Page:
Plug-in sales, compared to the same month a year ago, were also mixed evenly.

  • Chevy Volt: DOWN 10% (1,745 vs. 1,937)
  • Chevy Bolt EV: (was not available in June 2016)
  • Nissan Leaf: UP 37% (1,506 vs. 1,096)
  • Plug-in Toyota Prius: UP 14,618% (1,619 vs. 11) **previous generation Prius plug-in, dying out last June
  • Tesla Model S: DOWN 27% (2,350 vs. 3,700)
  • Tesla Model X: UP 3% (2,200 vs. 2,145)
  • BMW i3: DOWN 7% (567 vs. 608)
  • Ford Fusion Energi: DOWN 58% (707 vs. 1,700)
  • Ford C-Max Energi: UP 49% (936 vs. 630)
  • Hyundai Ioniq Electric: (was not available in June 2016)

Well, what are we waiting for?

VTrux grilleI’ve told many clients that if GM offered a Volt-like plug-in hybrid (or fully electric) pickup truck, I’d be a rich man. The rich part, of course, is in jest, but it would mean a serious uptick in plug-in vehicle adoption, in my humble opinion. Imagine a fully electric Chevy Colorado…

The dealership I work for, Classic Chevrolet, is the North Texas service center for Via Motors‘ extended range pickup truck. I’ve been waiting, since Spring of 2014, for the ability to sell one of their trucks. I’ve ridden in one. It was a full-sized Chevy Silverado, crew cab and it was wonderful. Still, I wait…VTrux

Now, several electric trucks have been announced, by various manufacturers. Here are a few:

It is obvious that there are manufacturers that want to pursue this market. For the 2018 model year, Chevy is introducing the eAssist Silverado, a V8-powered “mild hybrid” (think Malibu Hybrid, not Volt). It is estimated to get an estimated 13% increase in fuel economy, compared to a non-hybrid Silverado.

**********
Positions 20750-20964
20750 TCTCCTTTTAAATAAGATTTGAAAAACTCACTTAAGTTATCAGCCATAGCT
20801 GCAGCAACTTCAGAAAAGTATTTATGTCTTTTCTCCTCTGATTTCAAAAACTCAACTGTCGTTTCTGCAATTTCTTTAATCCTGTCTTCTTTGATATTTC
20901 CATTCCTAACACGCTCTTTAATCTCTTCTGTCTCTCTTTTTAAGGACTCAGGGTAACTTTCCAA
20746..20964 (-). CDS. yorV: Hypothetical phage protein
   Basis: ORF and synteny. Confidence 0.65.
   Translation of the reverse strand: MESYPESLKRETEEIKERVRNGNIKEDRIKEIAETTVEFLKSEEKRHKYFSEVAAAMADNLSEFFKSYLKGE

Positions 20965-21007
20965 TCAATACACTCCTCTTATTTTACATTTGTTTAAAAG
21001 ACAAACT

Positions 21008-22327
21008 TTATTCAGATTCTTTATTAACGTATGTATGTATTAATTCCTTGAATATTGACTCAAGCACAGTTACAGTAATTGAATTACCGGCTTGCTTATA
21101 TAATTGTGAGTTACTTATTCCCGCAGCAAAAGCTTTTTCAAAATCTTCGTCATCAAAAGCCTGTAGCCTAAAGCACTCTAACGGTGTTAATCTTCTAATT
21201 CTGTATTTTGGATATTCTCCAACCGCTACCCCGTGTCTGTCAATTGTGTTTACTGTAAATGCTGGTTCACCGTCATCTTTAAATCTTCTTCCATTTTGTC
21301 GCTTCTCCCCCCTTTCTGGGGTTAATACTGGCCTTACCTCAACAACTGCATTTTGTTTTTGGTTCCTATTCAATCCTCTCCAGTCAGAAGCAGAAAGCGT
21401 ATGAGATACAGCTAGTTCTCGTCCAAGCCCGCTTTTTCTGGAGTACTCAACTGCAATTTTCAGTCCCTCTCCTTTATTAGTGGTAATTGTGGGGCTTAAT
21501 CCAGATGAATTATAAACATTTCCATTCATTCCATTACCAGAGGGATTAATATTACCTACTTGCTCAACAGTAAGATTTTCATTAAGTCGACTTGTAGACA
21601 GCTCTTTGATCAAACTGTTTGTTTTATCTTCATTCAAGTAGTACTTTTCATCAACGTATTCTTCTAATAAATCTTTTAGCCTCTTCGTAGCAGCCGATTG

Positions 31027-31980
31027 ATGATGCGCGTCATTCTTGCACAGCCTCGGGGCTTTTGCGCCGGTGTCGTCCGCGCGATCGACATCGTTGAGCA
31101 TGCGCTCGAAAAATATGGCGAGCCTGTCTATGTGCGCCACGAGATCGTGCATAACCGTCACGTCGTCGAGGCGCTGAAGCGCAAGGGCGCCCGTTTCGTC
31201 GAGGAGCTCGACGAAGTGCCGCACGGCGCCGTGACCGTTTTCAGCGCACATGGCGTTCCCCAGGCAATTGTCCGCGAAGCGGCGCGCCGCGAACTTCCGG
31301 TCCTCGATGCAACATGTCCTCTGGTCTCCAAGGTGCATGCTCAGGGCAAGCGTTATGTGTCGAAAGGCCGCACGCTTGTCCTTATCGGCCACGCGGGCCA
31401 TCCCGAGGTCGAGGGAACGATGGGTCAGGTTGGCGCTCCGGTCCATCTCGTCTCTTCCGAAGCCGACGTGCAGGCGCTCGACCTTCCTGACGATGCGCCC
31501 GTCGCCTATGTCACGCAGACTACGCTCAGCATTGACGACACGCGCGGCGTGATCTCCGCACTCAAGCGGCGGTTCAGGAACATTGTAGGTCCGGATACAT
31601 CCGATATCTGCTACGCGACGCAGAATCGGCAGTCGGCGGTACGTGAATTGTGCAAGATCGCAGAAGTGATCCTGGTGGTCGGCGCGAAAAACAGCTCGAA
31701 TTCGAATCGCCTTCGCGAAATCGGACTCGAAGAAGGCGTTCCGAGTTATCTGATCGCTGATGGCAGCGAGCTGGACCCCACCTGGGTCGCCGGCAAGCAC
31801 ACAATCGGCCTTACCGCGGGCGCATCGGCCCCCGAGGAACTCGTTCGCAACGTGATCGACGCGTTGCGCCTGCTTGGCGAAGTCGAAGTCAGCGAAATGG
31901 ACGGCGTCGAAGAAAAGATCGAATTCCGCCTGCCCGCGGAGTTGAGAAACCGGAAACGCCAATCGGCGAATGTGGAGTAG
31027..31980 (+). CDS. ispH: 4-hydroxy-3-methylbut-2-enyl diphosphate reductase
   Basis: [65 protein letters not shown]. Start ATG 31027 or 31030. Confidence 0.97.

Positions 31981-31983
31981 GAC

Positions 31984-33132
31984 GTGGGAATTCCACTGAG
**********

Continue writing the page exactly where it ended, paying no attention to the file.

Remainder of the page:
When will this market take shape???VTrux solar

May 2017 Sales Numbers

May 2017 plug-in vehicle sales were up, for the vehicles I track, with one exception, and that exception was only very slightly down. In the three previous years, my May sales were great, qualifying me for bonuses from GM. This May, I struggled to sell only two vehicles, making this the worst first five months of the year I’ve had, since my first full year in this business, 2014. Traffic, both phone and on site, are markedly down.

The silver lining to the disaster of May 2017 was Bolt EV orders. Electric Avenue has received deposits for fifteen Bolt EVs. Two of those clients have asked me to hang onto their deposits, while they wait for better timing and one cancelled, in favor of the Volt. Then decided to not get the Volt.

The new month has started off so well, that I have already beaten last month’s crappy performance, with two Volt sales. One of the Bolt EV orders, mentioned above, occurred on the 1st of June. That particular order was interesting. The client had been to two other Chevy dealerships, looking to get an inbound Bolt EV reserved for himself. One dealership seemed completely disinterested and said they weren’t sure they were going to carry Bolt EV. One said they’d have one, that matched his criteria within six weeks (I doubt that’s possible).The client stated, from the very beginning of our discussion, “Whoever gets it in first wins.